In Memorial Hospital of Sweetwater County v. Menapace, 2017 WY 131 (2017), the Wyoming Supreme Court confirmed that governmental entity hospitals are immune under the Wyoming Governmental Claims Act (“WGCA”) from liability for the acts or omission of its apparent agents. Specifically, the Wyoming Supreme Court held that the Memorial Hospital of Sweetwater County’s (“Hospital”) liability insurance did not extend liability coverage beyond the liability defined by the WGCA and that it was not vicariously liable for its apparent agents.
In 2012, the Hospital contracted with a medical services provider for hospitalist physician services. Dr. Lin Miao was one of the physicians provided under the contract to the Hospital as an independent contractor.
Plaintiff Darrell Menapace was admitted to the Hospital on June 6, 2013 complaining of leg numbness, cramping, and being unable to walk. Dr. Miao treated Mr. Menapace and discharged him on June 8, 2013. Subsequently, on June 11, 2013, Mr. Menapace presented to a Hospital nurse practitioner, who scheduled him for a procedure to take place two and a half days later. Not wanting to wait, Mr. Menapace referred himself to the University of Utah, where he underwent emergency bilateral above the knee amputations, due to acute limb ischemia, sepsis, and acute renal failure diagnoses.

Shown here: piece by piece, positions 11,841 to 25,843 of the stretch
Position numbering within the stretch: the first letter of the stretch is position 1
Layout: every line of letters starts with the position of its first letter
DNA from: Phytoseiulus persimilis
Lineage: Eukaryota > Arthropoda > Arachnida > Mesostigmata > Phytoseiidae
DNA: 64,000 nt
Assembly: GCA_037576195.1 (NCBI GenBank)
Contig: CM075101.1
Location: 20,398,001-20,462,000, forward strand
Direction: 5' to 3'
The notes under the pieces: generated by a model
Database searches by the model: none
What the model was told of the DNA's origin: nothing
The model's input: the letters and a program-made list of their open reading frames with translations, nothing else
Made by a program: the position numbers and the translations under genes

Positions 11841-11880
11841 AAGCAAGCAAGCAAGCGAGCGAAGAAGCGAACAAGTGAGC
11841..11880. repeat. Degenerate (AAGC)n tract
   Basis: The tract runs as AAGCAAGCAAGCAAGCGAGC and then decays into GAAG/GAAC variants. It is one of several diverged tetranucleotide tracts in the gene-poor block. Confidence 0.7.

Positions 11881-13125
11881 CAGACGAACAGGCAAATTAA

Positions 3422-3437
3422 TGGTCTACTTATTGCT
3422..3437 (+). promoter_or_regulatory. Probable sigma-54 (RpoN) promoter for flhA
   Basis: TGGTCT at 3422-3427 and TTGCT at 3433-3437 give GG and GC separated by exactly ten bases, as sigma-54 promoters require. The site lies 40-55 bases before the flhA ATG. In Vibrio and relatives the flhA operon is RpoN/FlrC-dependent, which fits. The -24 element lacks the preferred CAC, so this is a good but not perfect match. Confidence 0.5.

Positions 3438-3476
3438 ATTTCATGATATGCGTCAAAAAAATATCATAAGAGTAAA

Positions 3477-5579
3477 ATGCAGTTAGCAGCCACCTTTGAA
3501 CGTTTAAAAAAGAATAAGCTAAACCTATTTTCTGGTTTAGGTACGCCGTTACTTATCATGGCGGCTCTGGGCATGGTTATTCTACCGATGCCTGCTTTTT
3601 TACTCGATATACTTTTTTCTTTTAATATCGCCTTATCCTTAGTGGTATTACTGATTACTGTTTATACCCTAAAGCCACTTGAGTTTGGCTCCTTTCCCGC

Mr. Menapace filed suit against the Hospital, Dr. Miao, and the nurse practitioner. Mr. Menapace’s claims included a claim against the Hospital for vicarious liability based on Dr. Miao’s care and treatment. In response, the Hospital asserted it was not liable for actions of independent contractors like Dr. Miao under the WGCA.
The district court denied the Hospital’s motion for partial summary judgment on the issue of vicarious liability, finding the Hospital waived immunity in purchasing liability insurance that included coverage for any acts or omissions the Hospital is legally responsible for. The Hospital appealed the decision to the Wyoming Supreme Court.
The Wyoming Supreme Court held the WGCA allows any governmental entity the option to purchase liability insurance to cover “all or any portion” of the liability imposed under the WGCA. Wyo. Stat. Ann. § 1-39-118(b). The Hospital purchased a liability insurance policy, which granted coverage for medical professional liability claims against the Hospital:
[Insurer] agrees to pay on behalf of the insured all sums which the insured shall become legally obligated to pay as damages because of any claim or claims . . . arising out of the performance of medical professional services rendered or which should have been rendered . . . by the insured or any person for whose acts or omissions the insured is legally responsible.(Emphasis added).
Mr. Menapace argued that the term “legally responsible” extended liability to the acts or omissions of any person for which any other hospital would be legally responsible, like for an apparent agent. The Hospital argued that the term is not an extension of its liability, but a reference to liability under the WGCA. Agreeing with the Hospital, the Wyoming Supreme Court held that the insurance policy covered claims against the Hospital for liability under the WGCA only.
Hirst Applegate routinely represents medical providers, including hospitals, convalescent centers, surgical centers, physicians, and nurses, in state and federal court and before state licensing boards. For more information, please contact Hirst Applegate at 307.632.0541.